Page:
Remember from my previous post that signals are a way for the informed party to reveal private information to the uninformed party. In this case, the private information is about parents' attention, the informed party is the parent (they know how much attention they are giving to their child), and the child is the uninformed party (they don't know for sure how much attention they are receiving). I also mentioned that in order for private information to be a problem it must result in some market failure. In this case, there isn't a market but there is a failure - if the infant feels like they aren't receiving sufficient attention from their parents, they respond by crying. Nowadays, crying children might be sleep-deprivation-inducing or mildly annoying, but for our ancient ancestors trying to hide from furry saber-toothed death machines, the consequences could be pretty serious. [*]

Now, for a signal to be effective is must be: (1) costly; and (2) costly in a way that makes it unattractive for those with lower quality attributes (in this case parents who aren't paying attention to their child) to attempt. Mehr and Krasnow offer this:
What makes such signals more honest, Mehr and Krasnow think, is the cost associated with them -- meaning that by sending a signal to an infant, a parent cannot be sending it to someone else, sending it but lying about it, etc. "Infant directed song has a lot of these costs built in. I can't be singing to you and be talking to someone else," Krasnow said. "It's unlikely I'm running away, because I need to control my voice to sing. You can tell the orientation of my head, even without looking at me, you can tell how far away I am, even without looking."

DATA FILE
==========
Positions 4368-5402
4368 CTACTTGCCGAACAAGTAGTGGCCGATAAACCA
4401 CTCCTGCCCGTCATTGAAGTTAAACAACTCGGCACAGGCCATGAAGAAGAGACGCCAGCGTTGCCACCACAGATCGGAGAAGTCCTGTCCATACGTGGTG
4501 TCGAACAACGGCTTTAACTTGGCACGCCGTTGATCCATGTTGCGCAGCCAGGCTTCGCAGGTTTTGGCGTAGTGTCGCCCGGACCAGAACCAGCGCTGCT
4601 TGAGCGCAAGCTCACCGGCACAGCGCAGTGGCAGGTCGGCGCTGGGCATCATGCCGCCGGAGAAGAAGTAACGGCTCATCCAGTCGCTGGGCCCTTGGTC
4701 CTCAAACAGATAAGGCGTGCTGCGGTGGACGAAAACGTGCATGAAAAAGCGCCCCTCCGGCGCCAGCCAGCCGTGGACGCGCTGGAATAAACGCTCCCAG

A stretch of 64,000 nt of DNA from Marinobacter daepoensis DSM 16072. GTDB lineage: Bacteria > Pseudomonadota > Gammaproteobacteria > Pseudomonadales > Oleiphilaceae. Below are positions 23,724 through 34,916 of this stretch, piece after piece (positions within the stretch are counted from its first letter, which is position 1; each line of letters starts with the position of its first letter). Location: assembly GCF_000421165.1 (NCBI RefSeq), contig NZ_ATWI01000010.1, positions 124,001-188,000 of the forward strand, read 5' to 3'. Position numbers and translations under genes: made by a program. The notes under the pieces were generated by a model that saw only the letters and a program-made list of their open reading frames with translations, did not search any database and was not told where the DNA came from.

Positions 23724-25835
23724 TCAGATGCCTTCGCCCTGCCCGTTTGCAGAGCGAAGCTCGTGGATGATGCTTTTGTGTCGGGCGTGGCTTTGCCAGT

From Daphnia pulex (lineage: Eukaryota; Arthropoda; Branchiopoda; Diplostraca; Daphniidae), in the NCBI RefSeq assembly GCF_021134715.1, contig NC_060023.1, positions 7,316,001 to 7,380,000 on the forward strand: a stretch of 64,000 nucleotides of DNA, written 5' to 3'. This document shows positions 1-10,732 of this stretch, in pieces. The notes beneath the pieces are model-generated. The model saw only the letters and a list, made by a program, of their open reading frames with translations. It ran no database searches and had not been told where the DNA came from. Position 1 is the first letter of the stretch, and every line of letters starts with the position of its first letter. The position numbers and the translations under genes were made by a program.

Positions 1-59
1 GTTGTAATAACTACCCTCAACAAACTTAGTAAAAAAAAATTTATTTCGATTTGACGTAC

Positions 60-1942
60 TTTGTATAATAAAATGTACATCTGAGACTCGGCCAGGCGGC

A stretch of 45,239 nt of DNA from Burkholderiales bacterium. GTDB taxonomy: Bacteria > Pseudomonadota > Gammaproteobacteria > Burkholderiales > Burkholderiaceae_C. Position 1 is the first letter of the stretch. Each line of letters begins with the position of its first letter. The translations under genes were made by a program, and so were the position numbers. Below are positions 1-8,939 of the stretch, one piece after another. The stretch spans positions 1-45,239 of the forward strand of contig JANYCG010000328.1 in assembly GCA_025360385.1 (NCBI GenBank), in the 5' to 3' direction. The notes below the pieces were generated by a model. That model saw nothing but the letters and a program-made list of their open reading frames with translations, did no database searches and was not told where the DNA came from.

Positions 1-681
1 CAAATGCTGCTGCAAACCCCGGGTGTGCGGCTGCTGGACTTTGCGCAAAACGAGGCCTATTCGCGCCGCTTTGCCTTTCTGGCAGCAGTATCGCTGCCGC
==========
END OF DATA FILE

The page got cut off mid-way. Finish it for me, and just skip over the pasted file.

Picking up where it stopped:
Mehr notes that infant-directed song provides lots of opportunities for parents to signal their attention to infants: "Parents adjust their singing in real time, by altering the melody, rhythm, tempo, timbre, of their singing, adding hand motions, bouncing, touching, and facial expressions, and so on. All of these features can be finely tuned to the baby's affective state -- or not. The match or mismatch between baby behavior and parent singing could be informative for whether or not the parent is paying attention to the infant." 
Which seems to suggest that singing would provide a good signal, since it involves a cost, and if you're not actually paying attention to the child it would be difficult or unattractive to put in the additional effort required to "[alter] the melody, rhythm, tempo, timbre, of their singing, adding hand motions, bouncing, touching, and facial expressions, and so on".

Of course, if you use your phone or tablet as a babysitting aid and avoid the singing, it might just be giving the opposite signal.

[HT: Marginal Revolution, back in February]


[*] Actually, that's not the best example since singing would probably be just as likely to attract the unwelcome attention of a predator as would the child crying, unless you really believe that music soothes savage beasts (it doesn't sooth savage stock markets).